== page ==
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Poland: Old Cars Alarm Environmentalists

  • Bogdan Turek

Warsaw, 10 November 1997 (RFE/RL) -- An international conference of car experts has said Poland has too many old passenger cars that are polluting the environment, and that the country's car recycling operation, which could reduce their number, is underdeveloped.

The experts from Italy, Germany, France and Poland, meeting in Warsaw last week, acknowledged European countries need closer cooperation in car recycling.

Invitations were sent to other East European countries, but nobody came, prompting organizers to suggest the car-recycling problem is also neglected there.

Polish experts could only envy sophisticated systems operating in Western Europe, especially in Italy and Germany. The Polish reports sounded alarm bells about the explosive growth of cars on Polish roads, which one expert described as "the birth of cars which hardly ever die." There were 7.5 million passenger cars registered in Poland in 1995. The number is expected to increase to 10 million in 2000, and 15 million in 2010, according to the automotive research company Samar. The snowball effect will be more painful after 2000, when Poland begins to make more than one-million cars annually.

Dariusz Stawiarski, top specialist at the Warsaw-based Industrial Institute of Automation and Measurement (PIAP) said about 50 percent of cars on Polish roads are more than ten years old, twice as many as in Italy, and three times more than in France.

"What will happen with road safety and the environment by 2000 if the recycling is not accelerated?" he asks. "It will have a catastrophic impact on environment for sure." According to statistics, the death toll on Polish roads is already high, due to the poor technical condition of old cars and high-speed driving. The Polish Police Traffic Office said eleven people were killed per every 100 accidents last year, compared with 1.5 deaths for every 100 accidents in Britain. The experts said that a similar high rate of deaths-per-accident, except in the Czech Republic, can be noted in the other former Communist states.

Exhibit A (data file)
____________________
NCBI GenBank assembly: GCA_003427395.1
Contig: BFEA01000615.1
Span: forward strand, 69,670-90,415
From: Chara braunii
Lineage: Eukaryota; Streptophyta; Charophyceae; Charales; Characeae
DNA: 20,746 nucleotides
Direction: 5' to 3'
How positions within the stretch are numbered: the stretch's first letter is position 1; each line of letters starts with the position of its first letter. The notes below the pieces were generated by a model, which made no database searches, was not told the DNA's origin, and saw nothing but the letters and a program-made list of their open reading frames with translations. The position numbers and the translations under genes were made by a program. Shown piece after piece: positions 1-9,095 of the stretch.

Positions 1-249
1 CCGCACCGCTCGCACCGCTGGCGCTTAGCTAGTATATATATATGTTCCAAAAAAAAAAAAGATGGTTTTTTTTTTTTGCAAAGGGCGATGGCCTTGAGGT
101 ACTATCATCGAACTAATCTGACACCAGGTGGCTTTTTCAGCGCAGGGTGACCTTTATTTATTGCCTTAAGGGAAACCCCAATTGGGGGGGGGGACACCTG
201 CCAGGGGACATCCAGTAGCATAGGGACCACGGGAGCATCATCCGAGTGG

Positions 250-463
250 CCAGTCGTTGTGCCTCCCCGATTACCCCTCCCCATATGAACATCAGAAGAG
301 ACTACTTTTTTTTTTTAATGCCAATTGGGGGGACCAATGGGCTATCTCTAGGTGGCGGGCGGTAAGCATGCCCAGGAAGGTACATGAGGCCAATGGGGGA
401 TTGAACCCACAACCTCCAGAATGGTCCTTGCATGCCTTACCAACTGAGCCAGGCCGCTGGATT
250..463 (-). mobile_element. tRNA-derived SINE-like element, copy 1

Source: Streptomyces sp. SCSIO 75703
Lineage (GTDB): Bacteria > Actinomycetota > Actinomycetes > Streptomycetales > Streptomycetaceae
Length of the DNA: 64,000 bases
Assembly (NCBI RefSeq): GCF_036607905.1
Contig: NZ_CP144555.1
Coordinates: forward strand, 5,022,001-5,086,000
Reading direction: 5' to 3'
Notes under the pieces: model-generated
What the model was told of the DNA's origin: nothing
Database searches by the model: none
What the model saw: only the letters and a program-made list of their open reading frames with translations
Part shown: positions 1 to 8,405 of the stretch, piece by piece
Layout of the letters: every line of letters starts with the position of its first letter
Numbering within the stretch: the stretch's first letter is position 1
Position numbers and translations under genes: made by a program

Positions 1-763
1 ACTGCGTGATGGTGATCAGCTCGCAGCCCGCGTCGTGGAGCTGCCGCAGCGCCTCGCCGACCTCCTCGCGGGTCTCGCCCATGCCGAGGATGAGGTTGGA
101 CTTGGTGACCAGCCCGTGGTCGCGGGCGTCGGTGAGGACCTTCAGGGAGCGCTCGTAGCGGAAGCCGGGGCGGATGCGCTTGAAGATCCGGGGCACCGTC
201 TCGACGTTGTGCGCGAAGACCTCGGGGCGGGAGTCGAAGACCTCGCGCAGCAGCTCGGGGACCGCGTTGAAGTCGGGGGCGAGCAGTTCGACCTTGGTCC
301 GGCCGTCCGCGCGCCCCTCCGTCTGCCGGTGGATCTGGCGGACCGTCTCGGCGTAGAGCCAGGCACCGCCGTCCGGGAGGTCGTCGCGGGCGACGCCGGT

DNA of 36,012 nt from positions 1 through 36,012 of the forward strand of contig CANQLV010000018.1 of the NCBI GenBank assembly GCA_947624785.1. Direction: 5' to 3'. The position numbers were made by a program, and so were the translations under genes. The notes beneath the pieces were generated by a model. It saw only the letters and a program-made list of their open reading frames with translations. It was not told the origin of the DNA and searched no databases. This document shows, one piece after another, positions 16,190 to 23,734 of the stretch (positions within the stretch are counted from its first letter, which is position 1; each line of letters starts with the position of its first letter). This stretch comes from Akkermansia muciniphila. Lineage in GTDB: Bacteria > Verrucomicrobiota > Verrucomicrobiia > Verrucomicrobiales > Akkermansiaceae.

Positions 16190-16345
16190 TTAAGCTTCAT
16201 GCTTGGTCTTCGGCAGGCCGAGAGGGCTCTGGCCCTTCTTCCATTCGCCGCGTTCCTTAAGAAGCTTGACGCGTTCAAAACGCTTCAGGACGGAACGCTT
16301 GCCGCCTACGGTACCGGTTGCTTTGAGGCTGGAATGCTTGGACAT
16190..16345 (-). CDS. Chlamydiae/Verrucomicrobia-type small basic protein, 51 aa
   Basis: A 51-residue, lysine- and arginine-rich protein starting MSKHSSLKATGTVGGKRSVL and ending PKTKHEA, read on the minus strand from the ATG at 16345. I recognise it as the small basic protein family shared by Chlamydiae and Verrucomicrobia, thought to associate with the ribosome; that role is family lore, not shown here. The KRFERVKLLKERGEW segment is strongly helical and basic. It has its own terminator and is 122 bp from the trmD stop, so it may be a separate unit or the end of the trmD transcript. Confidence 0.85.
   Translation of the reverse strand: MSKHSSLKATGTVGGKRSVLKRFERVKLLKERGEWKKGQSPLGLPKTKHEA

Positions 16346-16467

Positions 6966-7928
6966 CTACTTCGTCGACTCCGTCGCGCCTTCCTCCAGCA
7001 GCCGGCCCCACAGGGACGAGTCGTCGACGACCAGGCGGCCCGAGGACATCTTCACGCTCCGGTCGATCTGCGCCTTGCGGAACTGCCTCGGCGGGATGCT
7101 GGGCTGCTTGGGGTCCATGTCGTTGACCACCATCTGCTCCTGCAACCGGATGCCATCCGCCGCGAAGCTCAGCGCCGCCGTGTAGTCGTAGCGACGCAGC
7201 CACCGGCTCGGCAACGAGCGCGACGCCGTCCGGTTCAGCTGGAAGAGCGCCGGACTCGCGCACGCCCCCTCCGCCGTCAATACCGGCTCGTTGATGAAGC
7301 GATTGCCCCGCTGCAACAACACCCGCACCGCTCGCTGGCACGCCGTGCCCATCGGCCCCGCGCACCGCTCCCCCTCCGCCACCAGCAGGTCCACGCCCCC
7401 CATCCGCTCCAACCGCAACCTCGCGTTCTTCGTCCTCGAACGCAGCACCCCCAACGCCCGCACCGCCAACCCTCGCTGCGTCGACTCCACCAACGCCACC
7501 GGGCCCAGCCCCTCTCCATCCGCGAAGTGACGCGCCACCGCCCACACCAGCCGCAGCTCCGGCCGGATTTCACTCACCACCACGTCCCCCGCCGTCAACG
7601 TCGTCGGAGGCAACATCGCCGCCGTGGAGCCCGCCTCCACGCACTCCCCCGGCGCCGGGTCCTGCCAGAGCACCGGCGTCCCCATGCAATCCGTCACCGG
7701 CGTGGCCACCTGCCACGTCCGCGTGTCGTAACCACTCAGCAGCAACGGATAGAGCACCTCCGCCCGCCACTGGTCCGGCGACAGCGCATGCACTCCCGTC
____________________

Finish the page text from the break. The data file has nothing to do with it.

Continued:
Stawiarski said economic incentives may influence owners to get rid of older cars as new ones are becoming cheaper, due to the gradual annual decrease of tariff barriers in Europe.

There will be a zero import duty on imported cars to Poland from the European Union by 2000, under the association agreement between Poland and the EU.

Car producers, including Fiat and Daewoo, have begun to offer price reductions to buyers who turn in their old vehicles for recycling.

The situation in Poland is expected to improve next year, because a buyer will not be able to register a new car, if he owns a dysfunctional old car that has not been scrapped.

Salvatore di Carlo from Fiat told the conference about 95 percent of components from old cars are recycled in Italy. The rest goes to a landfill. He said some 4,500 dismantling centers, which resell old spare parts, operate in Italy as well as 300 shredders. About 1.4- million cars are recycled annually in Italy.

Poland has about 300 dismantling companies and only three shredders. At least four more are badly needed.

Wanda Parasiewicz, an expert from the Stomil Institute of Rubber Industry, said another poor situation exists with tire recycling. She said thousands of tires are placed in the landfills, and only about 120,000 are recycled annually. Only five purchase centers in the country buy old tires, paying about six dollars per ton.

"No wonder that their operation will cease to exist soon as transport costs are higher than the profit from selling them," she said.

Parasiewicz said that the EU imposed a requirement to fully recycle all tires by 2005. "Even the EU countries will fail to meet this requirement, not to mention Poland," she said.

Parasiewicz said that only government subsidies could help resolve the problem, at least until dismantling and recycling becomes profitable for private owners of the workshops.